With the rapid integration of renewable energy into the global power economy comes energy storage.
Renewable energy critics are often critical of solar and wind energy due to their inability to provide baseload power the way coal or nuclear does.
But with advancements in energy intelligence technologies and storage, baseload power is no longer integral to a stable, well-functioning electrical grid. In fact, because renewable energy additions to the global energy economy have been so large, there has been an increase in demand for energy storage, which complements the value of solar and wind power plants, which are now cheaper to build and maintain than fossil fuel power plants.
In fact, according to Bloomberg’s most recent energy storage outlook, which was released last Friday, the global energy storage market is now expected to grow 15-fold by 2030.
Check it out…
BNEF’s 2H 2022 Energy Storage Market Outlook sees an additional 13% of capacity by 2030 than previously estimated, primarily driven by recent policy developments. This is equal to an extra 46 GW/145 GWh. The most notable new policies include the U.S. Inflation Reduction Act, a landmark piece of legislation providing more than $369 billion in funding for clean technologies, and the European Union’s REPowerEU plan, which sets ambitious targets to reduce reliance on gas from Russia.
Whether or not you favor government intervention in energy markets, the data is clear…
A dramatic increase in renewable energy development is resulting in a dramatic increase in the development of energy storage — and investors should take notice.
An estimated 387 GW/1,143 GWh of new energy storage capacity will be added globally from 2022 to 2030 — more than Japan’s entire power generation capacity in 2020. The U.S. and China are set to remain the two largest markets, representing over half of global storage installations by the end of the decade. Europe, however, is catching up with a significant ramp-up in capacity fueled by the current energy crisis.
The anticipated acceleration of the U.S. market follows the passage of the Inflation Reduction Act in August 2022, with large volumes of funds allocated to wind, solar, and storage tax credits. The law will drive roughly 30 GW/111 GWh of energy storage build from 2022 to 2030, according to BNEF. However, while the new tax credit policy supports more growth based on BNEF’s long-term forecast, supply chain constraints cloud deployment expectations until 2024.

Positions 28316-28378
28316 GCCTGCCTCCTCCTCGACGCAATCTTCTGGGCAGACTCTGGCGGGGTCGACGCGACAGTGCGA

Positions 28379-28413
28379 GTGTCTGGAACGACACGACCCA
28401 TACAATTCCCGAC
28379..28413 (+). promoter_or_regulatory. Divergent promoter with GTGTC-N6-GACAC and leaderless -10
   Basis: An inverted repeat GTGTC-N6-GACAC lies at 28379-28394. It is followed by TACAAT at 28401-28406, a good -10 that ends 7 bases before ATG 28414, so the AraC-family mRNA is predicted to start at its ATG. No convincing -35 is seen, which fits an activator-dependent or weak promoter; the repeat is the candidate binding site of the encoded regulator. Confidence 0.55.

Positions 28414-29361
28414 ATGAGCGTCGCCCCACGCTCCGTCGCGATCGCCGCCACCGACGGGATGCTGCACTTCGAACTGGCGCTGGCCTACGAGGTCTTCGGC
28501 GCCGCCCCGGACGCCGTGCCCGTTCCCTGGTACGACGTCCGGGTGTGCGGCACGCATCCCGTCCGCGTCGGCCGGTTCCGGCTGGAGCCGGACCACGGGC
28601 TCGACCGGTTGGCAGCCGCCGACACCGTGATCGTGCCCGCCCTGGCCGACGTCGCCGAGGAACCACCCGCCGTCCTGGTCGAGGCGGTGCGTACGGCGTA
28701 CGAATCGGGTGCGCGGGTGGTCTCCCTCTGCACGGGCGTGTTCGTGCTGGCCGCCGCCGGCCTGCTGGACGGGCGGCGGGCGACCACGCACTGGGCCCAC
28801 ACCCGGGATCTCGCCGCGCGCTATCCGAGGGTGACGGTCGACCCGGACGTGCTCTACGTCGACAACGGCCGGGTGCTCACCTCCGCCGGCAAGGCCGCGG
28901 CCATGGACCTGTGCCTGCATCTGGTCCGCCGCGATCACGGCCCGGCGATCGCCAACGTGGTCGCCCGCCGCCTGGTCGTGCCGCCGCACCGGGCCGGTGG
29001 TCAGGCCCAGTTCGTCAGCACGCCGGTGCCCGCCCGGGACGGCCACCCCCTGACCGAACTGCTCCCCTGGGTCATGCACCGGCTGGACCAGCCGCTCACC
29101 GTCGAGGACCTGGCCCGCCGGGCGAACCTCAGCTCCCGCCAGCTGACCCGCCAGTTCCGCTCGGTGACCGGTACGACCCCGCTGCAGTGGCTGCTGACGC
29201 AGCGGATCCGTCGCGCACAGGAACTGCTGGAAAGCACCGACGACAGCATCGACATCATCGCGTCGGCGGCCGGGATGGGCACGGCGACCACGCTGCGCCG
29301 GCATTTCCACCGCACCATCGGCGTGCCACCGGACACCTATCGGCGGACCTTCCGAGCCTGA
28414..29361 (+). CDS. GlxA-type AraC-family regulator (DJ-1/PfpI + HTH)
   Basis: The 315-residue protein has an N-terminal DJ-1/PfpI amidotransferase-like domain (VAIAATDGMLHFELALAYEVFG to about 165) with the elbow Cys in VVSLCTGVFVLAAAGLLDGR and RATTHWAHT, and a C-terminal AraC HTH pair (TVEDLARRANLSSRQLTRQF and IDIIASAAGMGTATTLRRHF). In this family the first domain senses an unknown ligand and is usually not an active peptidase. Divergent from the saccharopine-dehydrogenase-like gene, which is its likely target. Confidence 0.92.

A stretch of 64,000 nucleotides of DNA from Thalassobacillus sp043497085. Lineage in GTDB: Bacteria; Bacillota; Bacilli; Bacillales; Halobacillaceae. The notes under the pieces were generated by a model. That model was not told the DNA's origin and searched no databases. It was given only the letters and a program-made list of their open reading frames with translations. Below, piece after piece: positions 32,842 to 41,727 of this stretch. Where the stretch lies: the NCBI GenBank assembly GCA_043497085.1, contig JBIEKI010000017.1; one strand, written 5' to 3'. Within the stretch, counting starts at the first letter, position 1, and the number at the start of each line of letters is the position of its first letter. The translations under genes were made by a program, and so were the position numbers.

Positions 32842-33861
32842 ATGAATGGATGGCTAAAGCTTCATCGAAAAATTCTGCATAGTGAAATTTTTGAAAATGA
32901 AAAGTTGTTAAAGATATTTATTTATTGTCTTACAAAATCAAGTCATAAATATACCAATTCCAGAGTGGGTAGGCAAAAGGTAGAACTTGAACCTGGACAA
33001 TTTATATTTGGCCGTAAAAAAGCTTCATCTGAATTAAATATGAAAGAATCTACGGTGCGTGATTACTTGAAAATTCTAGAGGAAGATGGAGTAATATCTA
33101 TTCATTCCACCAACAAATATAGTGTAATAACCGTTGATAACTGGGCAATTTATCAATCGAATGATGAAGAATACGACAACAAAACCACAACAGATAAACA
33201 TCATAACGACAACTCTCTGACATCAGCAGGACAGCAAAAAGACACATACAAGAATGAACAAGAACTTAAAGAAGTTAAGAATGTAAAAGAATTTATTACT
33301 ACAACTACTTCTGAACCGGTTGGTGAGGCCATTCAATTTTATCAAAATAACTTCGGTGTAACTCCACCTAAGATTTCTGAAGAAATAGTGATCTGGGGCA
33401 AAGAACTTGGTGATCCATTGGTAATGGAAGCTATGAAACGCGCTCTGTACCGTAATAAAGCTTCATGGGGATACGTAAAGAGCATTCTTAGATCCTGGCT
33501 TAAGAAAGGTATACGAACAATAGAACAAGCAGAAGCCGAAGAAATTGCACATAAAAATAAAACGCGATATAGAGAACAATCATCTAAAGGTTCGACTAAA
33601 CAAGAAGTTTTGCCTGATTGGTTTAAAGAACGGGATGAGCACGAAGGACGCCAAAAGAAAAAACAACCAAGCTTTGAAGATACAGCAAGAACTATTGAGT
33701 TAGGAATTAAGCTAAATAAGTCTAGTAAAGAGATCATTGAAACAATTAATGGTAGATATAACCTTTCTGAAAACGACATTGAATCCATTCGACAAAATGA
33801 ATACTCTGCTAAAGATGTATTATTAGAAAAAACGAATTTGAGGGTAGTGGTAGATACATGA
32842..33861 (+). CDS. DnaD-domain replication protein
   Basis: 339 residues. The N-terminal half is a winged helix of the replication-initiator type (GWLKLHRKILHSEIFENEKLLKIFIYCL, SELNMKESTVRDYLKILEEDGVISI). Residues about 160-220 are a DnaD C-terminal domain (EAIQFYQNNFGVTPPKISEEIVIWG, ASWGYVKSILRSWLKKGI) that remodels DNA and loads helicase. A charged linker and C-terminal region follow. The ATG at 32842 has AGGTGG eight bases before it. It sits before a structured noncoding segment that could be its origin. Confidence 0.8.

Russia’s invasion of Ukraine has had a clear impact on energy storage deployments in Europe. Record electricity prices are forcing consumers to consider new forms of energy supply, driving the residential storage market in the near term. The significant utility-scale storage additions expected from 2025 onwards align with the very ambitious renewable targets outlined in the REPowerEU plan and a renewed focus on energy security in the U.K. BNEF has more than [doubled its estimates for] energy storage deployments from 2025 to 2030 across Europe from previous forecasts.
Some of the companies likely to benefit from this increase in energy storage development include but are not limited to:
- Tesla (NASDAQ: TSLA)
- GE (NYSE: GE)
- NextEra Energy (NYSE: NEE)
- Siemens (OTCBB: SIEGY)
- ABB (NYSE: ABB)
- Johnson Controls (NYSE: JCI)
- LG Chem (private)
- Duke Energy (NYSE: DUK)
- Pacific Gas & Electric (NYSE: PCG)
It’s also worth noting that an increase in extreme weather conditions affecting electricity generation will not subside anytime soon. In fact, it could easily be argued that this is the new normal — and this adds further value to energy storage.
We recently saw proof of this in California. According to The L.A. Times, during a critical peak on the evening of September 5, when the grid was quickly approaching capacity, California’s energy storage batteries provided more than 3,360 megawatts — that's more than the Diablo Canyon nuclear power plant, which tops out at 2,250 megawatts.
From 5:45 to 8:45 p.m. on that Monday, when the threats of mandatory blackouts were at their greatest, the state’s batteries pumped 2,000 megawatts or more continuously into the grid — a full three hours of grid-saving power. Batteries provided about 4% of supply during the peak demand, which averted rolling blackouts.
California’s experience served as a bit of a case study in how energy storage can be an integral part of a stable, well-functioning grid. And make no mistake, the energy policy gatekeepers have taken notice.
Yes, the world will still heavily rely on fossil fuels and nuclear for the foreseeable future, but to trivialize the value of renewable energy and energy storage technologies — particularly as investors — is an exercise in foolishness.